The University of Pennsylvania’s alliance with Novartis has unveiled plans for the construction of a first-of-its-kind Center for Advanced Cellular Therapeutics (CACT) on the Penn Medicine campus in Philadelphia.
The CACT will become the epicenter for research using Chimeric Antigen Receptor technology (CAR), which enables a patient's T cells to be reprogrammed outside of the body so when they are re-infused into the patient, the T cells have the ability to "hunt" and destroy the cancer cells. Clinical trials using this approach have made headlines around the world.
Plans for the 30,000-square-foot facility cement the Penn-Novartis alliance, a marquee component of Penn's efforts in translational sciences that expedite the development of novel therapies for diseases of all kinds. The collaboration was announced in August 2012, when the two organizations entered an exclusive global research and licensing agreement to further study and commercialize novel CAR therapies.
The CACT, which will be funded in part through a $20 million investment from Novartis, will be devoted to the discovery, development and manufacturing of these personalized cellular cancer therapies, through a joint R&D program led by scientists and clinicians from Penn and Novartis.
The CACT will be constructed as part of the master building plan for the rear of the Perelman Center for Advanced Medicine on Penn Medicine's University City campus, atop of the eight-story Jordan Medical Education Center and South Pavilion Extension, which currently are under construction. The Center for Advanced Cellular Therapeutics will adjoin the existing cancer therapeutics floor in the Smilow Center for Translational Research, allowing it to be fully integrated with Penn Medicine's research and clinical operations. The center is expected to employ 100 specialized professionals in the biomedical field.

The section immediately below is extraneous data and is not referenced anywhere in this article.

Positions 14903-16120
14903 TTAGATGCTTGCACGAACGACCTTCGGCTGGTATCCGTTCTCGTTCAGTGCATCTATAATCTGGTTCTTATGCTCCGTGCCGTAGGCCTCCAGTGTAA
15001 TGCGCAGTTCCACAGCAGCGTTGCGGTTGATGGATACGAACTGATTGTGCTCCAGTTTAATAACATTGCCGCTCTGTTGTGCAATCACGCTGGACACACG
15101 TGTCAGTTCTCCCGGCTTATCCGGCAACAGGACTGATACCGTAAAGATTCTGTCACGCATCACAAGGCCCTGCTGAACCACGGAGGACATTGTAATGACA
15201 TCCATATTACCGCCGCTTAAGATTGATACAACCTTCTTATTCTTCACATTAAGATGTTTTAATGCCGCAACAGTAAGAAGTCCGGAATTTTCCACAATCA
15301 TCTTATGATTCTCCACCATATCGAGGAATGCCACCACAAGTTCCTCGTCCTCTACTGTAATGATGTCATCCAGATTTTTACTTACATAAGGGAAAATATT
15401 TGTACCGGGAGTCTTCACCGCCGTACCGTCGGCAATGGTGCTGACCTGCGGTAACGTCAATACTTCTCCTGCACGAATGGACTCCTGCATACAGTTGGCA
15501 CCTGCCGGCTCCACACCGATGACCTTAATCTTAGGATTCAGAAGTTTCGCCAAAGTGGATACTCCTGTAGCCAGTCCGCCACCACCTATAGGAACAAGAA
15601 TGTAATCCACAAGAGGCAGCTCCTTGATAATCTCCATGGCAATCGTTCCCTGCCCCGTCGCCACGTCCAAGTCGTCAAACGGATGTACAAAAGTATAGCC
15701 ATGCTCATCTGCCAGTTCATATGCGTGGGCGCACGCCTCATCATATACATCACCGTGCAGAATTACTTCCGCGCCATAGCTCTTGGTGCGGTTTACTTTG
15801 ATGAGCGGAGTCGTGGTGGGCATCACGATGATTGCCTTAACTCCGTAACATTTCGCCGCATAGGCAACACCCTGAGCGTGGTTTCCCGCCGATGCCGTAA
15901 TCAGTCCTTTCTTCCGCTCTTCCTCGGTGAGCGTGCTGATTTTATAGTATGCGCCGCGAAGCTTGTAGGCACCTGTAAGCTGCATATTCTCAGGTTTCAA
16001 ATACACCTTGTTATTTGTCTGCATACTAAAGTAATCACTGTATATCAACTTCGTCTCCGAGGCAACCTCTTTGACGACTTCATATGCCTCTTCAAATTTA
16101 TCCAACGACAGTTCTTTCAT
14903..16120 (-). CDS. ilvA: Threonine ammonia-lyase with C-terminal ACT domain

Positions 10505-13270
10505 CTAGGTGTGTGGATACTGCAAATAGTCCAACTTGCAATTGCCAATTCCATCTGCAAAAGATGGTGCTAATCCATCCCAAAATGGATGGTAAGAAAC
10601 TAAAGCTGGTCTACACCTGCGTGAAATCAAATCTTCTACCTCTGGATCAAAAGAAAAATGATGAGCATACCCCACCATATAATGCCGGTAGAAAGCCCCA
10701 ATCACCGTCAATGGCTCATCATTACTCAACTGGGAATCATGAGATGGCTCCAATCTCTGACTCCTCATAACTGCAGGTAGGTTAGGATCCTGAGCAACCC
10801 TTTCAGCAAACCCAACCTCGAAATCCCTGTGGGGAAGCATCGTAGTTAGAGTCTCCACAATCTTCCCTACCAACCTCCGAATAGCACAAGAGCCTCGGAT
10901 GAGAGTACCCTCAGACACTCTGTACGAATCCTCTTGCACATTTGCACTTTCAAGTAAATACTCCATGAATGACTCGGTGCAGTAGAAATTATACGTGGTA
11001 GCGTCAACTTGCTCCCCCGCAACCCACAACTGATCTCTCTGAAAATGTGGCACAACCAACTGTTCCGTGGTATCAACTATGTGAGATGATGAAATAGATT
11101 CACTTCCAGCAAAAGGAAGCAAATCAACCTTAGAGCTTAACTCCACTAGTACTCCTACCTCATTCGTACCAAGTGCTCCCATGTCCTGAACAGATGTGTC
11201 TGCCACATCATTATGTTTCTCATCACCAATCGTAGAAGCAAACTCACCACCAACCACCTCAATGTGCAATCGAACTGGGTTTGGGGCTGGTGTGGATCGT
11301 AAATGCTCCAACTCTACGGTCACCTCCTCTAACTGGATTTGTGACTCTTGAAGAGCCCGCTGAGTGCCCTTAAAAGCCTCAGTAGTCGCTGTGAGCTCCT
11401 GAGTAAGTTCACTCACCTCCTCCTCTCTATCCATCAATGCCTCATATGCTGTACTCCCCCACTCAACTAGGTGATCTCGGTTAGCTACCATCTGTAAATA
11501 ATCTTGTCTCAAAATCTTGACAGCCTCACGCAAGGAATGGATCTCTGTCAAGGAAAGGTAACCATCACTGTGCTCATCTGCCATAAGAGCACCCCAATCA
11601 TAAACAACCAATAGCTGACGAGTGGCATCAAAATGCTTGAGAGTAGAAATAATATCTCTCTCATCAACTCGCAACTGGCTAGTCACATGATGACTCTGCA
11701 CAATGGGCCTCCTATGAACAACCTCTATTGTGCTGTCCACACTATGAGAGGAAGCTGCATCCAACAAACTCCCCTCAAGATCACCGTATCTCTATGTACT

The new facility, slated for completion in 2016, will house technologically advanced rooms where patients' own immune cells will be reprogramed to fight tumors, roughly doubling Penn's capacity to investigate new uses for this cellular therapy technology and treat patients in clinical trials for a broad range of cancers. Functions of the space will include vaccine development, assay development and correlative studies of blood and other biospecimens to examine how trial participants respond to the therapies they receive.
In July 2014, the FDA awarded its Breakthrough Therapy designation to the Penn-developed CTL019, an investigational CAR therapy for the treatment of relapsed and refractory adult and pediatric acute lymphoblastic leukemia (ALL). The designation followed results from a study of nearly 60 patients with advanced blood cancers that had stopped responding to conventional treatments.
Researchers reported that the reprogrammed hunter cells produced durable remissions, persisting in patients' bodies for more than three years in patients who had relapsed/refractory chronic lymphocytic leukemia. Among children and adults with relapsed/refractory acute lymphoblastic leukemia—a fast-moving blood cancer that is especially deadly among patients who relapse after undergoing first-line therapies—89% of trial participants' cancers were put into remission within just a few weeks of receiving the new cells.